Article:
• Bonds: Bonds are loans that you make to a company or government. When you buy a bond, you are lending money to the issuer, and they agree to pay you back with interest over a set period of time.
  • Mutual Funds: Mutual funds are baskets of stocks or bonds that are managed by a professional. Mutual funds offer a way for investors to diversify their portfolios and invest in a variety of assets without having to do the research themselves.
  • Exchange-Traded Funds (ETFs): ETFs are similar to mutual funds, but they are traded on exchanges like stocks. This makes them more liquid than mutual funds, which can be an advantage for investors who want to be able to buy and sell their investments quickly.
  • American depositary receipts (ADRs): ADRs are a type of security that represents ownership of shares in a foreign company. ADRs are traded on U.S. exchanges, which makes them easier for U.S. investors to buy and sell.
  • Global Depositary Receipts (GDRs): GDRs are similar to ADRs, but they are traded on exchanges outside of the United States. GDRs can be a good option for investors who want to invest in foreign companies but do not want to buy ADRs.


The following table presents a comparative analysis of Foreign Portfolio Investment vs Foreign Direct Investment. Here is the difference between FPI and FDI:

Aspects of ComparisonForeign Portfolio Investment (FPI)Foreign Direct Investment (FDI)
Investment TypePassive investment in financial assets like stocks and bonds.Active investment in businesses and physical assets.
Control and OwnershipLimited control and ownership in the invested entity.Significant control and ownership in the invested entity.
PurposeGenerally for portfolio diversification, seeking returns.To establish or expand a business, often for long-term growth.FDI and portfolio investment, although, go hand in hand.
LiquidityHighly liquid, easy to buy and sell financial assets.Less liquid, long-term commitment with fewer exit options.
RiskGenerally lower risk, subject to market fluctuations.Higher risk due to operational and business risks.
Regulatory ApprovalFewer restrictions and approvals are usually not as stringent.Often subject to more regulatory approvals and restrictions.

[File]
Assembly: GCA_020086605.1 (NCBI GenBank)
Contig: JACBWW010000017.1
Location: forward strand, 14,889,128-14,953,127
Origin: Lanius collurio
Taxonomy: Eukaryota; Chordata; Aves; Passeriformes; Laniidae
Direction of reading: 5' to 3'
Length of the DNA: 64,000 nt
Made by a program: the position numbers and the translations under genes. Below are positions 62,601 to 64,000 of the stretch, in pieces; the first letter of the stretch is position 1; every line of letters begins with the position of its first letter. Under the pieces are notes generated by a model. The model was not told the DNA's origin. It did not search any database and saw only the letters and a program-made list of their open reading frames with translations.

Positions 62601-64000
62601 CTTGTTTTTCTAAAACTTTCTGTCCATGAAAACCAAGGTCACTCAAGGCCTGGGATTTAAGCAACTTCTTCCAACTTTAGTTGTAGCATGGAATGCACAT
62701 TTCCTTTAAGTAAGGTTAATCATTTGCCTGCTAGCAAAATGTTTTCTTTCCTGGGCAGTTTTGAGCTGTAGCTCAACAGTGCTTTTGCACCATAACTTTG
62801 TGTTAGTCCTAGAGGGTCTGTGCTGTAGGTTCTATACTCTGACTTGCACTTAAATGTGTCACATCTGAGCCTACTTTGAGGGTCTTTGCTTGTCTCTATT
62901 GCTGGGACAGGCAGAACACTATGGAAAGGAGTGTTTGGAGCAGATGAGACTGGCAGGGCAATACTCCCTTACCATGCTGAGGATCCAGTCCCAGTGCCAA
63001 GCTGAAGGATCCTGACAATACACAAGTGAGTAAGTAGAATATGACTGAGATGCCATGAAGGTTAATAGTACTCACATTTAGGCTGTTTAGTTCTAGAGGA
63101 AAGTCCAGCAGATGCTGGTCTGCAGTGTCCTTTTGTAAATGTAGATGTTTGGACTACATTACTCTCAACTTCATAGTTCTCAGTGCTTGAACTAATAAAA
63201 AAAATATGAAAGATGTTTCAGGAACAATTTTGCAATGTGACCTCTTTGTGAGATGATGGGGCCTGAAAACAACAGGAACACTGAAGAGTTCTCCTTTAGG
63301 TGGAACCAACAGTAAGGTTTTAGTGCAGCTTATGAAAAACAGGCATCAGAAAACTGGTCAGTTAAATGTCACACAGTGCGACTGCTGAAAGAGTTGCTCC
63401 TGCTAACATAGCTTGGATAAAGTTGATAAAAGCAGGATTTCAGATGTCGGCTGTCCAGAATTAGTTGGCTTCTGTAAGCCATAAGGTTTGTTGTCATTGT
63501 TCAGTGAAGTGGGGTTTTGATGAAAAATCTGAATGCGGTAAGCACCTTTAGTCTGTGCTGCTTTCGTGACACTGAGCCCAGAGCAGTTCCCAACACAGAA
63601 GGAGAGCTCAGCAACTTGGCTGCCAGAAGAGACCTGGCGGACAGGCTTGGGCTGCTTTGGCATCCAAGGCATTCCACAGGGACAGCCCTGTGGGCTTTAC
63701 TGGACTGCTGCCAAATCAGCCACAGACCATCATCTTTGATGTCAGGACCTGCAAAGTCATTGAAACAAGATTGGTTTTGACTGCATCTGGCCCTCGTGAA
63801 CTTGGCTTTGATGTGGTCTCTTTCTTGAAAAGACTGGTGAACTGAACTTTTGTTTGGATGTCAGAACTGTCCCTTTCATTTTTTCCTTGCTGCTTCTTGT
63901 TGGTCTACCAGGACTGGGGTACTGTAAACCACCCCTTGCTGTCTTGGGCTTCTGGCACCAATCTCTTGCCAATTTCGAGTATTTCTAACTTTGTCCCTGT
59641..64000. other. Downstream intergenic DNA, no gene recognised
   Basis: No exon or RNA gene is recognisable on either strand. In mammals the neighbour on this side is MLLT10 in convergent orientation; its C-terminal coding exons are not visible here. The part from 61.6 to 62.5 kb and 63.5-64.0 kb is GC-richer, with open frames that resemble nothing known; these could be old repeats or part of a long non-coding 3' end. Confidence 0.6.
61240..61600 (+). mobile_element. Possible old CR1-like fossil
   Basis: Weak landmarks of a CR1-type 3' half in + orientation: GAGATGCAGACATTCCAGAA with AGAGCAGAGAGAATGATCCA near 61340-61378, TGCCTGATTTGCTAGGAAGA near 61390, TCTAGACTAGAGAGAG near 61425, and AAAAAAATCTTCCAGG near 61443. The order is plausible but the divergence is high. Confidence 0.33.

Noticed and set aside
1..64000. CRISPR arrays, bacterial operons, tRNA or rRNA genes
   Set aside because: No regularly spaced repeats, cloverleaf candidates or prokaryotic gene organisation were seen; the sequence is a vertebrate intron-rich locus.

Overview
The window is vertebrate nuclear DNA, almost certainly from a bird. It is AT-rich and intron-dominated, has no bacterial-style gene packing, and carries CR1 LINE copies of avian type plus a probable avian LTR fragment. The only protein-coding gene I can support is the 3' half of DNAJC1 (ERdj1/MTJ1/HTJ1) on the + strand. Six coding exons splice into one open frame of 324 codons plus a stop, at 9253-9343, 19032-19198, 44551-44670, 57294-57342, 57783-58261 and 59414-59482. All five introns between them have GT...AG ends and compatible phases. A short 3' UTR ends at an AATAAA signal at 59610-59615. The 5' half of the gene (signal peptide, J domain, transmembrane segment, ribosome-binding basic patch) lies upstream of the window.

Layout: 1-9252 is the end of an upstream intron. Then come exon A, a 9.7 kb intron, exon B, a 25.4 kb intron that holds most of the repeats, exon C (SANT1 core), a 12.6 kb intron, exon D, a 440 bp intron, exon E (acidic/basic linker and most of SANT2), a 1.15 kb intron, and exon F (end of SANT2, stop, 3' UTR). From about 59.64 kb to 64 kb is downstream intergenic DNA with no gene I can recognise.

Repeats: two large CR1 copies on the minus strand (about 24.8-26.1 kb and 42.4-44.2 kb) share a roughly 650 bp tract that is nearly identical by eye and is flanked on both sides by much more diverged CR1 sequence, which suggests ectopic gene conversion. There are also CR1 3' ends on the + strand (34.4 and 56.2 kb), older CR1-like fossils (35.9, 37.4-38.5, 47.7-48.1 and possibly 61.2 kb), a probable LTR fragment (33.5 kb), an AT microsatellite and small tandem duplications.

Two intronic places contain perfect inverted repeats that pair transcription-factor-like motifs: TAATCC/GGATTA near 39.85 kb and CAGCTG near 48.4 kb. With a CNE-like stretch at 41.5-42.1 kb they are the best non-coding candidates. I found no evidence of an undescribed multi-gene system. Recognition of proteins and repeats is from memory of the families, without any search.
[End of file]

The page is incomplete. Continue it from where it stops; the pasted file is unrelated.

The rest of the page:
Reporting and DisclosureTypically lower disclosure and reporting requirements.Stringent reporting and transparency standards.
TaxationSubject to capital gains tax on investment income.Taxed at the corporate tax rate, as applicable in the host country.

Now that we have learned the differences between FDI and FPI, let us learn how to create an FDI account. 

How to Create a Foreign Portfolio Investment Account?

On January 27, 2020, the Government of India (Ministry of Finance published a Common Application Form (CAF) for registering Foreign Portfolio Investors (FPI) with SEBI, receiving Permanent Account Numbers (PANs) from the Income Tax Department, completing Know Your Customer (KYC), and opening bank and demat accounts.

Therefore, create an FPI investment account by following these easy steps:

  • Choose a Designated Depository Participant (DDP): A DDP is a financial institution that is authorized by the Securities and Exchange Board of India (SEBI) to facilitate foreign portfolio investment in India.
  • Open a Demat Account with the DDP: Open a demat account from the preferred DDP options that offer FPI services such as National Securities Depository Limited (NSDL), Central Depository Services (India) Limited (CDS), Citibank N.A., HSBC Bank Plc. and Standard Chartered Bank. 
  • Submit an Application to SEBI for FPI Registration: The application process can be found on the SEBI website or the NSDL website.